Bosses give answers; leaders ask questions. Many people, when placed in a position of leadership, view it as either their privilege or their responsibility to provide answers. This might be in the form of directing those around them, or their arrogance may convince them that they are the fount of all truth. They may also view providing answers as expedient.
The problem with being the largest or only voice in the room is that the people around us shrink to their most basic selves. Team members feel less connected, less important, less engaged, and less satisfied in their role, thus the organization suffers through lower performance.
Rather than providing all the answers, a better leadership practice is to ask questions. Whenever possible, tell less and ask more. The questions that we ask can and should cover a wide range of topics. They might be technical or functional questions, such as “How does that work?” or “Are there other ways of doing this that we should consider?” They might be business process questions, such as “What can the organization do to better support you?” or “What are some ways that we could be more efficient?” They might be personal questions, such as “What skills would you like to be developing?” or even “What do you need from me today?” Questions most often should be open-ended, requiring more than a single-word response. The best questions necessitate some thought to answer and open the door to follow-up questions or discussion.
“Poor leaders rarely ask questions of themselves or others. Good leaders, on the other hand, ask many questions. Great leaders ask the great questions.” – Michael Marquardt
Asking questions develops people, benefits the organization, and builds leadership relationships. Take a look at some of the results of the practice of asking powerful questions:
- Empowers people – Sometimes we are faced with the same flawed thinking from team members in the form of “You’re the boss; just tell us what to do.” In these situations, people are disempowered. It could be a situation where they work with a problem every day and haven’t put much thought into solutions. By asking questions, people are empowered. If we ask questions well, with a genuine interest in hearing their thoughts, we might hear some great input.
- Reduces hierarchical differences – Too often the hierarchy is allowed to interfere with communications, a psychological barrier for people at a lower level in the organization to voice opinions or add value to a discussion. Asking questions may be a necessity in order to promote the flow of information. The process of asking team members for input tends to put us on more equal ground.
- Bridges relational gap – Leadership is built upon a relationship. Asking questions allows leaders a route to understanding individuals, demonstrating respect, and building those relationships.
- Prompts inquisitiveness and innovation – Asking questions that help people think deeper opens up new thoughts and can prompt more logical and analytical responses. By doing so, people are more likely to question assumptions and more deeply examine their thoughts, often leading to innovative solutions.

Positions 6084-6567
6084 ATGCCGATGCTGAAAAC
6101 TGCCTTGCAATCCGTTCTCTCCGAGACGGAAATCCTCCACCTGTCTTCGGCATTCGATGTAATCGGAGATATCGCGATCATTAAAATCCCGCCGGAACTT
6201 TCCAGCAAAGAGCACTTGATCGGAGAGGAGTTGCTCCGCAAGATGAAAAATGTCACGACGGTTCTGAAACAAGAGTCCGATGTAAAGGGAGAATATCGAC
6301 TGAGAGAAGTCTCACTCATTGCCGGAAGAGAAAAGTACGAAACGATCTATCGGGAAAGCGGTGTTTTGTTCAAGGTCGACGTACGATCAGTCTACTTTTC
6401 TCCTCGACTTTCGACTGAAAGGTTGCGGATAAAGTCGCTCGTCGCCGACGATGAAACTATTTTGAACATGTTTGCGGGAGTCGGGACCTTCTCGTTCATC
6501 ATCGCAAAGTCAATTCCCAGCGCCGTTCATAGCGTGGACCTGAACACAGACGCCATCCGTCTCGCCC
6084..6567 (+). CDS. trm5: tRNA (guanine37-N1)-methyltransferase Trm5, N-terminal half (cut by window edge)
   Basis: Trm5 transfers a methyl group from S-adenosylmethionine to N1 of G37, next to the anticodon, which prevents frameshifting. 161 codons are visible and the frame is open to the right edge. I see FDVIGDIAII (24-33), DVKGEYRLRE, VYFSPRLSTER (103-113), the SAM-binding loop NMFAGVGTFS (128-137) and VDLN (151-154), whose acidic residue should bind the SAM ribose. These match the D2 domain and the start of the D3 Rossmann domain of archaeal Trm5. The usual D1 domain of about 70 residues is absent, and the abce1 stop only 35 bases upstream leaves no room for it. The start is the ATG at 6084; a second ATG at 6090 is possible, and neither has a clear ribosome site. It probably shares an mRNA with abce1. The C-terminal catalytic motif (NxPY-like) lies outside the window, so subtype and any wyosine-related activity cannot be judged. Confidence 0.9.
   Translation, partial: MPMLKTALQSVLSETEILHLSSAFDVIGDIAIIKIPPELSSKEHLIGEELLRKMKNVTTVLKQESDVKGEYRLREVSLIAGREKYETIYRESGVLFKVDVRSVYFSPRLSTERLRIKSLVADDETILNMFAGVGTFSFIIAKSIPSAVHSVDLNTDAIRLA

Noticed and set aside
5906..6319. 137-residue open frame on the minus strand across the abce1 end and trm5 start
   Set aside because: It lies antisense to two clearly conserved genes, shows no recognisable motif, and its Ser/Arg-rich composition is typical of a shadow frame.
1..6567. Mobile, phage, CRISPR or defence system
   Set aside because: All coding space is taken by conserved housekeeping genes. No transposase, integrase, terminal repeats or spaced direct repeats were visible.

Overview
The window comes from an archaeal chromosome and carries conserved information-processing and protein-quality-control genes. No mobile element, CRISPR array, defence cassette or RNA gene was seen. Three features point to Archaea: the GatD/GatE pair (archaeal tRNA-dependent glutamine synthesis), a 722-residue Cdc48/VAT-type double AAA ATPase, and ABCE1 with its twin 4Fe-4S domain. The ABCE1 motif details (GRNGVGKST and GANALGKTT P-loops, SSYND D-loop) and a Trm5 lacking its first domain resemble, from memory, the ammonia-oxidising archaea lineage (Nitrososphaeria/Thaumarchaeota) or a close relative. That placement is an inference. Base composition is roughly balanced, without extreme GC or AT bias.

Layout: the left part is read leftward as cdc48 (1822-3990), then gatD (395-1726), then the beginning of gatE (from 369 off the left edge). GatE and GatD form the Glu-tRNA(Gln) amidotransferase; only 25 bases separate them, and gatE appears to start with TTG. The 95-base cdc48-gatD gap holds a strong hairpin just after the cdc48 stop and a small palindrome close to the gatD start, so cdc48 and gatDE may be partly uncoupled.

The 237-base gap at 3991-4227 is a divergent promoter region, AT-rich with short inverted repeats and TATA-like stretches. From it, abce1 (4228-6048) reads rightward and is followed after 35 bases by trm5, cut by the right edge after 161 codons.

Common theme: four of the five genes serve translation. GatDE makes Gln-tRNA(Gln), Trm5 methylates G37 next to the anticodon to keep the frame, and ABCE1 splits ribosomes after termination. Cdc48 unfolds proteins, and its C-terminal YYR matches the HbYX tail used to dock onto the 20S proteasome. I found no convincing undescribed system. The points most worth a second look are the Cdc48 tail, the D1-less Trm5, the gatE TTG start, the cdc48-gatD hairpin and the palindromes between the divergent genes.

- Builds engagement – People are more eager to buy into ideas in which they have participated or contributed. Questions draw out thoughts that become part of the solution and contributors to the solution are more easily engaged in implementation.
- Develops competence – One of a leader’s responsibilities is the development of team members. Asking questions expresses confidence, helps to develop thought processes, and encourages team members to develop their own expertise.
- Networks intelligence – Asking questions in a team setting allows for the possibility of the team building one idea upon another. This promotes collaboration within the team and builds interrelationships that strengthen it. The exchange of ideas will lead to more optimal solutions.
- Grow more informed – Of course, one of the values of asking questions is getting answers. The process of questions allows the leader to gather information from a range of sources. Along the way, the leader also can learn a great deal about each team member.
As the leader it is your responsibility to somewhat guide the ensuing discussion, to weigh the value of the answers, to see that each team member is heard, and to prevent the quashing or domination by certain team members. The leader is responsible for managing the decision process, whether it be consensus development or executive privilege, but the future of the organization is largely built upon the ability of leadership to ask powerful questions.
Ken is a business strategy consultant and leadership coach. His passion is helping companies and people grow and succeed. With an engineering degree and an MBA, he spent more than 20 years working in M&A and business development in the corporate world before founding New Horizon Partners, Inc. in 2002. His consulting practice works with a wide variety of industrial companies, helping them make good decisions about where and how to compete and building their leadership capabilities. To read other articles by Ken on business strategy and leadership, visit the New Horizon Partners website.